In this article Sarah writes about her own challenges of being true to oneself and how slowly she is widening her perspective to learn more in this area.
I’ve always approached my past relationships, both friendships but mostly romantic relationships, in very much the same manner I would approach an interview. I want to show the other person on the other side of the table sipping coffee that I am capable, competent, worth being in a relationship with, that the person would be lucky to have me on board. I guess trying to gain the other’s approval in the beginning of a relationship is quite a natural thing to do.
But my tendency is to prolong this game ad infinitum, constantly trying to prove myself, leaving no room for the other to know my weaknesses, my fears, my insecurities, which is crucial in maintaining a successful relationship. I play the game of trying to implicitly make the point that he might easily lose me, giving out the message that he’d better be alert and perform well, or else I might just say goodbye.
Being raised in a family where we were encouraged to be our best, I interpreted this outlook as the need to always be the best. I’m noticing I’ve carried this attitude in approaching relationships. I never address real issues with the other person, lest they might see me as weak or inferior which might lead to them not feeling the need to be with me anymore, and then – God forbid!, rejecting me. Oh what I do, how many miles I walk just for the sake of not being rejected. I have an insatiable thirst to be loved and approved of by everybody.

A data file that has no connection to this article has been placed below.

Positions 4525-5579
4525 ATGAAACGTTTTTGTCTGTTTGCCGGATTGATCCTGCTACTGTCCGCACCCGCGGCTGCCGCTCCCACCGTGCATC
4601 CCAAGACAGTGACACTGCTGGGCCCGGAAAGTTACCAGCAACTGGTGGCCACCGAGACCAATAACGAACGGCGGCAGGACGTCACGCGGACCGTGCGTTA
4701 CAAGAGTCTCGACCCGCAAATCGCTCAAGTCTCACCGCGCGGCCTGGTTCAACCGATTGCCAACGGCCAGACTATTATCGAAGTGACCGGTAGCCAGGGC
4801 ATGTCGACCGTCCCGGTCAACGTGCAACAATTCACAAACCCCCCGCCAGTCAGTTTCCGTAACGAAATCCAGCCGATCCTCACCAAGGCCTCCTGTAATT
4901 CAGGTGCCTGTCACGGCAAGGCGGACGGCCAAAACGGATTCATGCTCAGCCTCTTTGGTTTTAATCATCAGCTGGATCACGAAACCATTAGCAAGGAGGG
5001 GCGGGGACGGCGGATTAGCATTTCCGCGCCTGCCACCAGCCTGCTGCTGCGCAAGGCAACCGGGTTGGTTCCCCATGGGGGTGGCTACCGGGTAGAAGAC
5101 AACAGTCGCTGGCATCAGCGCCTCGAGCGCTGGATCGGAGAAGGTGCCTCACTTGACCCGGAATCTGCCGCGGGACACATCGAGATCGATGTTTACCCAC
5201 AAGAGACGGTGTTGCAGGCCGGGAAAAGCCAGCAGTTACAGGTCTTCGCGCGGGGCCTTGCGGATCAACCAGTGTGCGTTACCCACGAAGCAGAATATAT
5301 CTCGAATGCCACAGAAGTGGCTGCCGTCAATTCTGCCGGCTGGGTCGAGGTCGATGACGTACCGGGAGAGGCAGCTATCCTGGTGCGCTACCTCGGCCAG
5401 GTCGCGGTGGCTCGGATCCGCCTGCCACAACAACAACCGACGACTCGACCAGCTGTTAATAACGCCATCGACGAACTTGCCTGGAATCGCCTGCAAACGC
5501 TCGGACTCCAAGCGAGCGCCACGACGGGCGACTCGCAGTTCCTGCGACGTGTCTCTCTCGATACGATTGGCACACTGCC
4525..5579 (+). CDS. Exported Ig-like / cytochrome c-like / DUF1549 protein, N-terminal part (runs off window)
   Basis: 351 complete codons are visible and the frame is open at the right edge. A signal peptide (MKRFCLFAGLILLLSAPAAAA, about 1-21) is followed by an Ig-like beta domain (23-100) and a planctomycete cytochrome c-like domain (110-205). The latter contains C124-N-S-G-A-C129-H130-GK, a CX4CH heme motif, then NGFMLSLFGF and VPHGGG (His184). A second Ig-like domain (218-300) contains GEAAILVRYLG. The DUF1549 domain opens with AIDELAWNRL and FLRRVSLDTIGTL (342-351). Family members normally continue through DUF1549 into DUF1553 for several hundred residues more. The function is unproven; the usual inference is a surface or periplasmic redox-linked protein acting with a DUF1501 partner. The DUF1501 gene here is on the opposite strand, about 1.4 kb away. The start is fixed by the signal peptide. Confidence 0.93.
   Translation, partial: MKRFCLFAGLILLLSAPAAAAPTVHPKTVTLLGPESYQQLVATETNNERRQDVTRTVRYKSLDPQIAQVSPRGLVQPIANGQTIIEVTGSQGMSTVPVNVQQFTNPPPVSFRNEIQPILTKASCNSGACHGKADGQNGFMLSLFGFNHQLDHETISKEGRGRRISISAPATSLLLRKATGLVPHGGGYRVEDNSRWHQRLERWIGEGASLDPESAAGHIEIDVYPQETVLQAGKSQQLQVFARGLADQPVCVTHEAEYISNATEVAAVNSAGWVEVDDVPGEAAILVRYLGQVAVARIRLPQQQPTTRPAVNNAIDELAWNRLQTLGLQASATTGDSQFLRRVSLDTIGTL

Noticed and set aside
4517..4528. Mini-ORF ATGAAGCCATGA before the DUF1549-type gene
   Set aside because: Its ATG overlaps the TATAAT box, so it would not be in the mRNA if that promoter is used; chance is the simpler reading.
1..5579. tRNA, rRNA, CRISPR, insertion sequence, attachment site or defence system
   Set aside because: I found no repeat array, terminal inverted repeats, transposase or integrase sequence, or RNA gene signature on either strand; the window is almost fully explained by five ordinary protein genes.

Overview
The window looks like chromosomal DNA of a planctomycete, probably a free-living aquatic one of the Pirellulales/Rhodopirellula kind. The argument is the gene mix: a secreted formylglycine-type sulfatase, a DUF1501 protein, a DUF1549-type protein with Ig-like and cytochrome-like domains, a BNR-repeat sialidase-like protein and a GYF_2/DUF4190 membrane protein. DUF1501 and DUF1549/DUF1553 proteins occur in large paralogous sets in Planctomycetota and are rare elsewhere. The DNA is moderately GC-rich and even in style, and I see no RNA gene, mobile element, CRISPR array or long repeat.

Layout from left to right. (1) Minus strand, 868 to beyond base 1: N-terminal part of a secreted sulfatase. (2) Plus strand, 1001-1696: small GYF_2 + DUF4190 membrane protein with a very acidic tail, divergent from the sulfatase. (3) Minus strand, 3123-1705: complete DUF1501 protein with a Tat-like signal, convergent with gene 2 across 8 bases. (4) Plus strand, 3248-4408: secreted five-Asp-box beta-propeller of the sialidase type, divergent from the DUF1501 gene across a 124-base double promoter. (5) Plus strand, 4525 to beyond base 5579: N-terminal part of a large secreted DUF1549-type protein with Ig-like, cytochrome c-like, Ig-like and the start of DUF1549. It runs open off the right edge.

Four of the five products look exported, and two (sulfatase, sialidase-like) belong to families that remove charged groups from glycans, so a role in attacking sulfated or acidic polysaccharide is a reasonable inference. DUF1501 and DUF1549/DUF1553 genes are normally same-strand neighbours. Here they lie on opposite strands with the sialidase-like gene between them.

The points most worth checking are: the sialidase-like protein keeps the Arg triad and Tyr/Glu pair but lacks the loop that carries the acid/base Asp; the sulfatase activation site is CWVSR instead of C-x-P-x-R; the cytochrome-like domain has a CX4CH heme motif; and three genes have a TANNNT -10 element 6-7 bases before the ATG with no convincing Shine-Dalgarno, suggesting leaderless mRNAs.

As my perspective is slowly widening, I’m starting to think ‘Man, this is not it!’ We are talking about relationships here, not about competitions. This is a learning curve which we travel through while holding hands, not a rat race which you sprint through while stealthily checking if the other person is ahead of you.
If I am with a guy, I want to be in a relationship with him, not in a playful tug of war. I want to be known by a person for who I really am. If the person really loves me, I want him to fall in love with the truth of who I am, not with a false image, a mask behind which I constantly hide. For, in truth, if a person falls in love with my mask, he wouldn’t be falling in love with me. But what a beautiful thing it would be if I show the true multi-layered me, with its good and bad, and be truly loved for that, for all of what makes me me. I don’t need to be loved by the whole world. But if I am going to invest in some close intimate relationships, I want to be who I am.
I need to become more aware of my patterns, the underlying truths behind my behaviour. This way, I would be better able to communicate them with the persons who I’m investing in. Because if I wouldn’t really know myself well, it would be much difficult for the other persons to understand me.
I want to live in the truth. Yes, the truth can be hard to digest sometimes. But I’d rather go through the hardship and pain in order to obtain and give out something real, rather than remain on the surface with the glitter and the shine and obtain absolutely nothing, also giving out nothing.